As per the report, the 5km road distance was introduced as an official world record event in November 2017, with the inaugural record to be recognized after 1 January 2018 if the performances were equal to or better than 13:10 for men and 14:45 for women. “ If no such performances were achieved in 2018, the best performances of 2018 (13:30 by Bernard Kibet and 14:48 by Caroline Kipkurui) would be recognized on 1 January 2019. Seven weeks into 2019, Julien Wanders and Sifan Hassan bettered those marks in Monaco by clocking 13:29 and 14:44, times that have since been ratified as world records. Two months later, Edward Cheserek equaled Wanders’ mark at the Carlsbad 5000. Many athletes, however, have gone quicker than 13:22 before the 5km became an official world record event. The fastest time ever recorded for the distance remains Sammy Kipketer’s 13:00 clocking in Carlsbad in 2000,’’ the report said.
Lelisa Desisa, Ruth Chepngetich get 2019 AIMS Best Marathon Runner award
World marathon champions Lelisa Desisa of Ethiopia and Ruth Chepngetich of Kenya are the male and female recipients of the 2019 ` Best Marathon Runner’ award from the Association of International Marathons and Distance Races (AIMS), a statement dated November 8, available on the website of International Association of Athletics Federations (IAAF), said.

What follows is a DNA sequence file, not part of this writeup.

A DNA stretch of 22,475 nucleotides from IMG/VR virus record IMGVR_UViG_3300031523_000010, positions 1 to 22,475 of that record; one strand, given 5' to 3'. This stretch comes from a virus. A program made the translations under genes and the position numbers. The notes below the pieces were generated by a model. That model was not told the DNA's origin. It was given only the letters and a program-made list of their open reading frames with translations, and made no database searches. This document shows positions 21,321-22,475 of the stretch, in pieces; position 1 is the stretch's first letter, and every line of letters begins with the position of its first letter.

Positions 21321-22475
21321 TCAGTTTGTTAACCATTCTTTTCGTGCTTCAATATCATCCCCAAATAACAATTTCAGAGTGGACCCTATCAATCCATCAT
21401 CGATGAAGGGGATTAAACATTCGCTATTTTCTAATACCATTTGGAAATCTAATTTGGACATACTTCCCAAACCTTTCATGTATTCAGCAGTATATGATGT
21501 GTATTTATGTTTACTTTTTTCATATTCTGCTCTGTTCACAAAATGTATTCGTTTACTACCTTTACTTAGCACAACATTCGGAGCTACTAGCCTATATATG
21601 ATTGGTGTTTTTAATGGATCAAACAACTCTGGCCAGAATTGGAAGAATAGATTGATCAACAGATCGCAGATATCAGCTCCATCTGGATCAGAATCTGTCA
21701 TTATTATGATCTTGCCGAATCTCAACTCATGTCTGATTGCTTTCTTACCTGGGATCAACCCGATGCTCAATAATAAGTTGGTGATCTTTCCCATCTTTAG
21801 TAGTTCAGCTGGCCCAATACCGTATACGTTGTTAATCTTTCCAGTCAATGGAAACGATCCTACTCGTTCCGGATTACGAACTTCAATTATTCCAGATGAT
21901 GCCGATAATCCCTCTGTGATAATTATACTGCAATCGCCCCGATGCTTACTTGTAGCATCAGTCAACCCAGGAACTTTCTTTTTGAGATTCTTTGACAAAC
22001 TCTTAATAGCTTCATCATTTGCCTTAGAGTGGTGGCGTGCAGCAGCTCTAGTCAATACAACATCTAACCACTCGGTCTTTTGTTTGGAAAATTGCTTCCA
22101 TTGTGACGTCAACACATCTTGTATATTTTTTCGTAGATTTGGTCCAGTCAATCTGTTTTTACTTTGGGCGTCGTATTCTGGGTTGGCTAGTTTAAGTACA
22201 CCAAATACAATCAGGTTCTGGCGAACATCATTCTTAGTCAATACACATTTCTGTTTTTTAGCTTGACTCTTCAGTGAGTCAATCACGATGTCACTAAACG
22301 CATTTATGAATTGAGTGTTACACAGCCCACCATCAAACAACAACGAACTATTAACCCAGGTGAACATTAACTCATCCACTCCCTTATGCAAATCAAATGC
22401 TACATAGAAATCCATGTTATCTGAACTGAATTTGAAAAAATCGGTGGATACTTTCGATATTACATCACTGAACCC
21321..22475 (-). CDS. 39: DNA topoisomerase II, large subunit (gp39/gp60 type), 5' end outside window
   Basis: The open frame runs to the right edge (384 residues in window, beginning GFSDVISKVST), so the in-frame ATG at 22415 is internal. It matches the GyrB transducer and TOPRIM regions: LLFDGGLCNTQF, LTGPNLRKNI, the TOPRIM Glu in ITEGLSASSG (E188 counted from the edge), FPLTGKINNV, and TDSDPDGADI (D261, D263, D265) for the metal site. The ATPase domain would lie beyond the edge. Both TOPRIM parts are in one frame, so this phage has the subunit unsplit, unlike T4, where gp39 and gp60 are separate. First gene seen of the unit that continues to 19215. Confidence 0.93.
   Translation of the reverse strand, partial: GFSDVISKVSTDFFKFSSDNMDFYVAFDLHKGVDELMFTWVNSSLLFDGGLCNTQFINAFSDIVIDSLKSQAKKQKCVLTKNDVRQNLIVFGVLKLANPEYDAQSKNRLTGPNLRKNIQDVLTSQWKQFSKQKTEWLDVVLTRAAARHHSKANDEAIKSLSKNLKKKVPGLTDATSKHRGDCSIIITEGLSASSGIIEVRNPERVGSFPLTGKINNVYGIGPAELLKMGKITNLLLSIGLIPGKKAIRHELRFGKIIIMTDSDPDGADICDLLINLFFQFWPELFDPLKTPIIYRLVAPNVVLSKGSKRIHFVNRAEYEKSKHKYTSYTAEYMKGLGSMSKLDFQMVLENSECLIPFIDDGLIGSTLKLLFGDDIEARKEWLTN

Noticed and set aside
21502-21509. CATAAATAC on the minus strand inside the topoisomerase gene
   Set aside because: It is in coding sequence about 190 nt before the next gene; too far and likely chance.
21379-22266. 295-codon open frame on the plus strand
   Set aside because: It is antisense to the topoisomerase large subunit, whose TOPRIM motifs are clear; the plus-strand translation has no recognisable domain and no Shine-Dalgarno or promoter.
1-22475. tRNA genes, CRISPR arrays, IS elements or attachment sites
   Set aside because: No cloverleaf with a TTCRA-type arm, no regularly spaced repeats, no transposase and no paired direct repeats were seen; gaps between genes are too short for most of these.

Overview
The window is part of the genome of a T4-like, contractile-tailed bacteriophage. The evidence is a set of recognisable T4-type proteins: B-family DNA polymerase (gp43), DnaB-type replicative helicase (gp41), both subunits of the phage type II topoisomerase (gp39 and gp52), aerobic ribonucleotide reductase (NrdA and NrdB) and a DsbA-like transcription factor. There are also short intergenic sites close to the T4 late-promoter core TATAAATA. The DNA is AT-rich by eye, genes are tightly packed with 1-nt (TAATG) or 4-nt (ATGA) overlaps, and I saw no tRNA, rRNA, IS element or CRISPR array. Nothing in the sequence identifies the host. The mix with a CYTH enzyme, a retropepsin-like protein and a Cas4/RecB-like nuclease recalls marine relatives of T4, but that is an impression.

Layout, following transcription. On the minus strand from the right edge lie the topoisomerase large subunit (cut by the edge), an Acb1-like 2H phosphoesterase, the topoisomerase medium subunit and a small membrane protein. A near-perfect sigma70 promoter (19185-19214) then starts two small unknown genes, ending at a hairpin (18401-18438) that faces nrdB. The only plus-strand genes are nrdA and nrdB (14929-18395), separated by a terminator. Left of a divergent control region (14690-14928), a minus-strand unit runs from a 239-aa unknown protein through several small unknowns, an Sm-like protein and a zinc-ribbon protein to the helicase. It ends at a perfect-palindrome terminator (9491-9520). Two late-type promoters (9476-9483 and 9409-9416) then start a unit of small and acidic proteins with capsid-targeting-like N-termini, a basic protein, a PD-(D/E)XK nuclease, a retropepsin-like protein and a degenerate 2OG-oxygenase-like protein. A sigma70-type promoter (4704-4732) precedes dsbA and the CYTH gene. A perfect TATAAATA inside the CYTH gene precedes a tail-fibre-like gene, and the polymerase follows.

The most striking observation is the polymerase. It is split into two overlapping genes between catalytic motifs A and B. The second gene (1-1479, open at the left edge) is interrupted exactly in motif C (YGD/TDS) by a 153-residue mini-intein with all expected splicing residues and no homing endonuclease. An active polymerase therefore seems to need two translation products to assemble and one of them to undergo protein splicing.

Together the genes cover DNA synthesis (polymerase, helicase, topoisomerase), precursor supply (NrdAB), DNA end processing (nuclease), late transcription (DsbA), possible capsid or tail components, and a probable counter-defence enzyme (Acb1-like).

“ Their achievements were given global recognition on Friday (8) in Athens, the birthplace of the marathon, at the seventh annual AIMS Best Marathon Runner (BMR) Gala. Desisa and Chepngetich were chosen by the AIMS athletes’ nomination committee as the outstanding candidates for the 2019 awards based upon their performances over the past 12 months,’’ the statement said.